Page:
- “Beauty and the Beast,” Jacqueline Durran
- “Darkest Hour,” Jacqueline Durran
- “Phantom Thread,” Mark Bridges
- “The Shape of Water,” Luis Sequeira
- “Victoria and Abdul,” Consolata Boyle
SHOULD WIN: “Phantom Thread”
WILL WIN: “Phantom Thread”
Like the makeup design award this one feels cut and dry. It’s pretty much down to “Beauty and the Beast’ and “Phantom Thread”, but I feel like this is the one award where the later will win in the end. The entire plot is designed around fashion and while “Beauty and the Beast” did a fantastic job replicating and building on the costumes from the original Disney animated film, “Phantom Thread’s” costumes looked more natural and professional and when your entire film is based around the concept of fashion you better pu’l that aspect off to perfection. “Phantom Thread” is not only the most deserving, it’s my own personal pick as the costumes to me were some of the most thoughtfully and meticulously designed of 2017. “Phantom Thread” by a landslide
BEST ANIMATED FEATURE
- “The Boss Baby,” Tom McGrath, Ramsey Ann Naito
- “The Breadwinner,” Nora Twomey, Anthony Leo
- “Coco,” Lee Unkrich, Darla K. Anderson
- “Ferdinand,” Carlos Saldanha
- “Loving Vincent,” Dorota Kobiela, Hugh Welchman, Sean Bobbitt, Ivan Mactaggart, Hugh Welchman
SHOULD WIN: “Coco”
WILL WIN: “Coco”
Not much to say here that hasn’t been said already about this fantastic Pixar film. “Coco” was the best animated movie by far in 2017 and sadly Warner Bros. brilliant “The Lego Batman Movie” was snubbed so “Coco” really has no competition. Nearly every poll I’ve seen has “Coco” ahead by a wide margin and rightfully so. It was a return to form for Pixar and a colorful, fun and emotionally heavy film that worked for both the young and the old. Pixar has won numerous animated feature awards in the past. Expect them to add another one to their resume on Sunday.
- “Dunkirk,” Christopher Nolan
- “Get Out,” Jordan Peele
- “Lady Bird,” Greta Gerwig
- “Phantom Thread,” Paul Thomas Anderson
- “The Shape of Water,” Guillermo del Toro
SHOULD WIN: Guillermo Del Toro
WILL WIN: Guillermo Del Toro
This is a tough category, but I’m going to stick with my Golden Globes guess that also came through then. Del Toro is the odds on favorite to win in this category in almost every poll I’ve seen and I want him to win in. For a directorial award I think it’s all about who is able to use their visionary talent to bring a story to life to the fullest. Del Toro did just that and while “The Shape of Water” might have a tough time shining for Best Picture (more on that in a moment) I think Del Toro himself will shine for his directorial work without a doubt. Christopher Nolan is the next closest director of merit in polls, but I don’t see “Dunkirk” getting as much love as people thought a few months ago. In my opinion Del Toro is the most deserving and the most likely to win one of the night’s biggest awards.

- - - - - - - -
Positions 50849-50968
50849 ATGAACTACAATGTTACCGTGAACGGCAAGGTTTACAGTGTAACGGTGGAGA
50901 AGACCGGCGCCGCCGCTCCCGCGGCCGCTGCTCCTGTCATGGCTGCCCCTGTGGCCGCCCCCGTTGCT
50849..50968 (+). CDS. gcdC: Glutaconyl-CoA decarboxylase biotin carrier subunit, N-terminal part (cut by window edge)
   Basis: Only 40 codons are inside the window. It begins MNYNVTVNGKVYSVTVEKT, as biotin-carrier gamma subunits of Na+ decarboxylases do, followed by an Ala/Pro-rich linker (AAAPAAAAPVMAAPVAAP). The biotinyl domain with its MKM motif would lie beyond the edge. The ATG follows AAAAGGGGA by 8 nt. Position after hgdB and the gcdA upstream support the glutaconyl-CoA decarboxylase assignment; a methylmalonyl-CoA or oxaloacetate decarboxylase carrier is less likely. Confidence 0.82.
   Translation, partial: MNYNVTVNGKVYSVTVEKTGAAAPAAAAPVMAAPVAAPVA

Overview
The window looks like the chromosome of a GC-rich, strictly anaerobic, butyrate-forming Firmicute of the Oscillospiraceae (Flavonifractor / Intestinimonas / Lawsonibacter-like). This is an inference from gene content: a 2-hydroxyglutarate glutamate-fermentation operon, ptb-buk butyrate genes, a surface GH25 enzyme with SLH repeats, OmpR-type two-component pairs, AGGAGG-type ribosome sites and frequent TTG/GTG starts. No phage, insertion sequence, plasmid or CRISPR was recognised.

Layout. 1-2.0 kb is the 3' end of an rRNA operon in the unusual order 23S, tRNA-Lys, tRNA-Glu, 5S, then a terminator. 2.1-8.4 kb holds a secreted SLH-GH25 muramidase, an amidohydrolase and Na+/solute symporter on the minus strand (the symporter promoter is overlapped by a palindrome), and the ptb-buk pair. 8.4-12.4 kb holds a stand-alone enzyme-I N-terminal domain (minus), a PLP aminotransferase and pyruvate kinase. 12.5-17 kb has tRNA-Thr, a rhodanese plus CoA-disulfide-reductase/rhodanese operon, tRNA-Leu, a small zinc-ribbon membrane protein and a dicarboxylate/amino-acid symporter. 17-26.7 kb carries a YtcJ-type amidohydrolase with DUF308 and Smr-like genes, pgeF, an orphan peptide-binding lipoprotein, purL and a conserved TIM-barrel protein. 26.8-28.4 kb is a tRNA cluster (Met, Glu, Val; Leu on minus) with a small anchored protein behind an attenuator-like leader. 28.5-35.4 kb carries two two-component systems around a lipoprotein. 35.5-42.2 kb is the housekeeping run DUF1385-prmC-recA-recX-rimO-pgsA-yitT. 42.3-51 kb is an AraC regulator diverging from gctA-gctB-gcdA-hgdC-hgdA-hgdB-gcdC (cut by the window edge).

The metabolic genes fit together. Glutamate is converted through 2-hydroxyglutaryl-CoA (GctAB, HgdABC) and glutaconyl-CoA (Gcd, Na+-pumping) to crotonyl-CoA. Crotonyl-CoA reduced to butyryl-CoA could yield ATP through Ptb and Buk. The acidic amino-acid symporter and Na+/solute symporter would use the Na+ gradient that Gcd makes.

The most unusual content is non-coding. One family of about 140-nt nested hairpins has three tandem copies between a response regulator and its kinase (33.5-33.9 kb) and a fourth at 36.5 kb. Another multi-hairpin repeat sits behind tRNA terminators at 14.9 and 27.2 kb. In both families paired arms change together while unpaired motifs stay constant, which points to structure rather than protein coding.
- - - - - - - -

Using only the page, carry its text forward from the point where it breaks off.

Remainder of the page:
SHOULD WIN: “Lady Bird”
WILL WIN: “The Shape of Water”
Before I go farther I want to say I know my personal pick, “Lady Bird”, probably won’t win, but I can dream can’t I? It was my favorite movie of 2017 so of course I’m going to say it should win. However the real question here is who WILL win and I’m betting on “The Shape of Water” to topple the Golden Globe winning favorite “Three Billboards”. It’s in no way a guarantee that “Three Billboards” will win. The Globes don’t always translate into Oscar success. However you can’t deny the buzz around the film. I see a lot of polls saying the top three favorites in the category, “Three Billboards”, “The Shape of Water” and “Get Out” are very close in terms of potential to win. While it’s possible “Get Out” could leap frog the other two and even less likely that “Lady Bird” will jump to the top spot, it seems “The Shape of Water” and “Three Billboards” will be the ones to watch for the night’s top honor. While it would be easy to say that “Three Billboards” will live up to its potential there truly is no telling what will happen with the night’s top honor. Personally I’m gonna take my chance and say that “The Shape of Water” will finally shine the way many expected before the Globes at the end of 2017 and beat out “Three Billboards” in the closest decision of the night.